Turn right down Via Santa Maria towards the river. Before the embankment, you'll come across Pisa's second leaning campanile, the bell tower of St Nicola, which bulges out into the street in a manner that would give British health and safety officials nightmares. From here, it's a skip to the Lungarno Pacinotti, an elevated cornice high above the River Arno that sweeps past an assortment of grand and slightly ramshackle buildings. Head left and pop into the overlooked but excellent Museo Nazionale di Palazzo Reale at No 46 (00 39 050 926 539; €5, Monday to Saturday, 9am to 1pm) with its clutch of Medici-owned grand masters and sculptures.

Cross the river at the Ponte Solferino and turn left along the Lungarno Gambacorti, towards the spiky spires of Chiesa della Spina (pisaunicaterra.it), a diminutive Gothic marble church that claims to house a thorn from Christ's crucifixion crown.

Turn right down Via Mazzini, before nipping left down the narrow alleyway Via La Nunziatina. You could refuel at the wonderful baker-delicatessen Panificio Bolognese at No 19. The alley leads to Corso Italia, a busy shopping street. Bear left up the Corso to cross the river again via Ponte di Mezzo to Piazza Garibaldi, dominated by a slightly fey statue of the great Italian unifier. Perhaps he's got his mind on the mouth-watering ice creams from La Bottega del Gelato at No 11 on the piazza (00 39 050 575467). Just along Lungarno Pacinotti at No 5 is DeBondt (00 39 050 3160073; www.debondt.it) a high-end chocolate shop.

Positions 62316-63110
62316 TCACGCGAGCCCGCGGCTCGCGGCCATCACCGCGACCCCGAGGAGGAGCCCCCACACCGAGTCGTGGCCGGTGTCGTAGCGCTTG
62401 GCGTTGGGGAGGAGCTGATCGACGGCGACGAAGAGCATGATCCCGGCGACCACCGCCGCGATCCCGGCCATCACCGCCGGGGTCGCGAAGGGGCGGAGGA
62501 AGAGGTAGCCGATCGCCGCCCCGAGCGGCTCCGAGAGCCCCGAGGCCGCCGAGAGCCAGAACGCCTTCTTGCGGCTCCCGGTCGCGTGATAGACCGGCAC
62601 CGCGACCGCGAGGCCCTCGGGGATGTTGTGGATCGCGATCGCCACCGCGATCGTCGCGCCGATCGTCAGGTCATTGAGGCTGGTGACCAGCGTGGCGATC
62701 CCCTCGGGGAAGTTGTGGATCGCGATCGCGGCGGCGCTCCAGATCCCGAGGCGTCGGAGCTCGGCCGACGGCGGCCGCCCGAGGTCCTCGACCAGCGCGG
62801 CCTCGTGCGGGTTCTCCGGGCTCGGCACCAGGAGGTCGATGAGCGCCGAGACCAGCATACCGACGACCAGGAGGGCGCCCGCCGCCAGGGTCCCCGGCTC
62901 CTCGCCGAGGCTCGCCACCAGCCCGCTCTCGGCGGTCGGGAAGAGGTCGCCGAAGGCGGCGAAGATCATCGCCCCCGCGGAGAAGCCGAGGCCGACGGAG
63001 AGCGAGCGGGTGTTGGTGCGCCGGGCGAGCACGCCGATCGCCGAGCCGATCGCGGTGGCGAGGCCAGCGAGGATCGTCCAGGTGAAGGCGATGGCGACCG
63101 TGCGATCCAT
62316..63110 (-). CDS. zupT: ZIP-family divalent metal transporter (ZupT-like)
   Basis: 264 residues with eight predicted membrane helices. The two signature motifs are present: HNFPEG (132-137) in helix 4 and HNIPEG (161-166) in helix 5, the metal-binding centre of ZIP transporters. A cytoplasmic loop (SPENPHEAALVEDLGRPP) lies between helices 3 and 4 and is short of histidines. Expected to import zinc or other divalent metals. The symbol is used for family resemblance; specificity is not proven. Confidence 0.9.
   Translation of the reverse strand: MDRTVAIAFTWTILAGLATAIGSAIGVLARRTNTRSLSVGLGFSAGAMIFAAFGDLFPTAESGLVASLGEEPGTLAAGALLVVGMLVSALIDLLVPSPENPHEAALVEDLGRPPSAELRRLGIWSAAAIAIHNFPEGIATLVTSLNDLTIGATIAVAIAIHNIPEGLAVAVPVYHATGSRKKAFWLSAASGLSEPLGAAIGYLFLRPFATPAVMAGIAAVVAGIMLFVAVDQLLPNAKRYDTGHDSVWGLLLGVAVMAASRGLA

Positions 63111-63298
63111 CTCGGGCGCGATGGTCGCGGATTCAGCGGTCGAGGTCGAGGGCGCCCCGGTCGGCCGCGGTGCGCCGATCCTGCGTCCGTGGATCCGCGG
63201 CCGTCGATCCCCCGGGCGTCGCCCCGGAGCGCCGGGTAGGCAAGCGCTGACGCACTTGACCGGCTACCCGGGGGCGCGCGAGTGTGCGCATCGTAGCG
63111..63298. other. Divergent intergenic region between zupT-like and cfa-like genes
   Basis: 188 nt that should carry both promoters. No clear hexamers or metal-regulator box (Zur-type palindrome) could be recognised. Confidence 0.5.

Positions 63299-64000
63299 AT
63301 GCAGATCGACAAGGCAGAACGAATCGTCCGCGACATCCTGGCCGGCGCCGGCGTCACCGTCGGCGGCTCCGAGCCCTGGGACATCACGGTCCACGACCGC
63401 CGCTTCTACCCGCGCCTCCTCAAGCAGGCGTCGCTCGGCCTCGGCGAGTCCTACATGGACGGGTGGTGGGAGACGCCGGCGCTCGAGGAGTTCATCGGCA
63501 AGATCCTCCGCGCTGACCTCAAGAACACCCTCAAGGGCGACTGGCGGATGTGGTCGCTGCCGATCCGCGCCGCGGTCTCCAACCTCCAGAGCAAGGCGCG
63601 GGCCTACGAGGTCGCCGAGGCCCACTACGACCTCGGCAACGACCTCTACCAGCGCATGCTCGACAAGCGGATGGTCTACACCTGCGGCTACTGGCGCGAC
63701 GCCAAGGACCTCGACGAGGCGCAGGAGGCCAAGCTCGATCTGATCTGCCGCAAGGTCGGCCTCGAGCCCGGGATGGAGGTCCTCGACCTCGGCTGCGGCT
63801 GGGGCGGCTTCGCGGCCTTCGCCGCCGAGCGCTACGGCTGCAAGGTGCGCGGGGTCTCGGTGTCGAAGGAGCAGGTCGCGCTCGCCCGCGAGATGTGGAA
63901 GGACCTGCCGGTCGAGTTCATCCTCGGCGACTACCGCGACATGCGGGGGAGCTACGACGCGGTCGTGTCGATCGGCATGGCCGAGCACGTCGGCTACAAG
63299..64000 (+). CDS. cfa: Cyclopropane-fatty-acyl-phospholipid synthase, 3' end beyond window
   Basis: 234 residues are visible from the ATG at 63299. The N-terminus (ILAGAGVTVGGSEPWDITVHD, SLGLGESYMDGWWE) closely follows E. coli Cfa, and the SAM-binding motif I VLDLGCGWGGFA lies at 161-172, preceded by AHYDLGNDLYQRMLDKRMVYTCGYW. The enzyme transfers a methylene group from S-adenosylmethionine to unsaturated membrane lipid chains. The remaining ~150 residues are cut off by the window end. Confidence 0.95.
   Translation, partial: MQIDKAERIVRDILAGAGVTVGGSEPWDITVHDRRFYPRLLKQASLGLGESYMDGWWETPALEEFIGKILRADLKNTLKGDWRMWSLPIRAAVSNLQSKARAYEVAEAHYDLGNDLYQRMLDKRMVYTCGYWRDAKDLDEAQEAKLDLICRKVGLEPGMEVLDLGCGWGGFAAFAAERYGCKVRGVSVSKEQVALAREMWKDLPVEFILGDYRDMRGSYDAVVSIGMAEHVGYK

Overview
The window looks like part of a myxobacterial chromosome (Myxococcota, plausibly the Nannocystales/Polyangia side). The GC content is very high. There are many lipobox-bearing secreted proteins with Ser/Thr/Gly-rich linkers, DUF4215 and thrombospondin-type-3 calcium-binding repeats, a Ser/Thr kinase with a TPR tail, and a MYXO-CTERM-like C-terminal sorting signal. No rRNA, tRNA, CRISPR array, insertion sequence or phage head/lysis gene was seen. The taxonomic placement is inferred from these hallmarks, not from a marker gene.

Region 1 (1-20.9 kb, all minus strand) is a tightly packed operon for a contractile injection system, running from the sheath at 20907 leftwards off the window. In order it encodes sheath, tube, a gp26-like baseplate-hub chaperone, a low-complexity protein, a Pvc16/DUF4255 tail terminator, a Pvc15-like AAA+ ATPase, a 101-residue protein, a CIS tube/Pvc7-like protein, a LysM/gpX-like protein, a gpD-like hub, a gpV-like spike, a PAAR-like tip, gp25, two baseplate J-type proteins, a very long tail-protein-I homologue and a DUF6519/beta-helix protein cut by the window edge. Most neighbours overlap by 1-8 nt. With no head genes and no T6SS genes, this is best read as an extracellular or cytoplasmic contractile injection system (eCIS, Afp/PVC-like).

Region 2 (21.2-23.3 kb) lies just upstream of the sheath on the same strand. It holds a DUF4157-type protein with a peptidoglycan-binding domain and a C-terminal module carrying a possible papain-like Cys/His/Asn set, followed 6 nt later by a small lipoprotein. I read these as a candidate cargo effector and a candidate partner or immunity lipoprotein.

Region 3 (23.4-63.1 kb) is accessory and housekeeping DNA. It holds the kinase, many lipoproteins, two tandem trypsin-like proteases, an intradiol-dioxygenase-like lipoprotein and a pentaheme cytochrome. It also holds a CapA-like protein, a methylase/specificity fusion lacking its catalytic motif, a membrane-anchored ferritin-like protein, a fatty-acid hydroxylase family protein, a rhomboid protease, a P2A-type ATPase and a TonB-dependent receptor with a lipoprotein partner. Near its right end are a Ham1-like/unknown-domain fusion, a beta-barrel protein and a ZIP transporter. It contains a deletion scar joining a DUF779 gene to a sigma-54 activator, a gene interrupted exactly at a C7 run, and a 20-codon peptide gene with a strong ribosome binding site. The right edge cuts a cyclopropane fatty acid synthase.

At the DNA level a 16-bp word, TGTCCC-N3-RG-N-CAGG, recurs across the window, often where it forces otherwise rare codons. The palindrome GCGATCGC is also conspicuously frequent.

Continue up Borgo Stretto. Although this is Pisa's swankiest street it is still punctuated by unpretentious cafés beneath restful arched colonnades. One of these is Bar Settimelli at No 34, where a coffee and a focaccia will cost just €4.50. For a visual treat, however, head a few doors up to No 46 and Café Salza (00 39 050 580144; www.salza.it) which serves sumptuous, exquisitely designed cakes.

Opposite Salza, follow the curving Via Dini to Piazza dei Cavalieri, a striking space enclosed by classical architecture. The signature sight is the scratched plaster known as sgraffiti of monster-mermaids on the façade of the Normale University, though there are other arches, clock towers and palaces to make purists purr.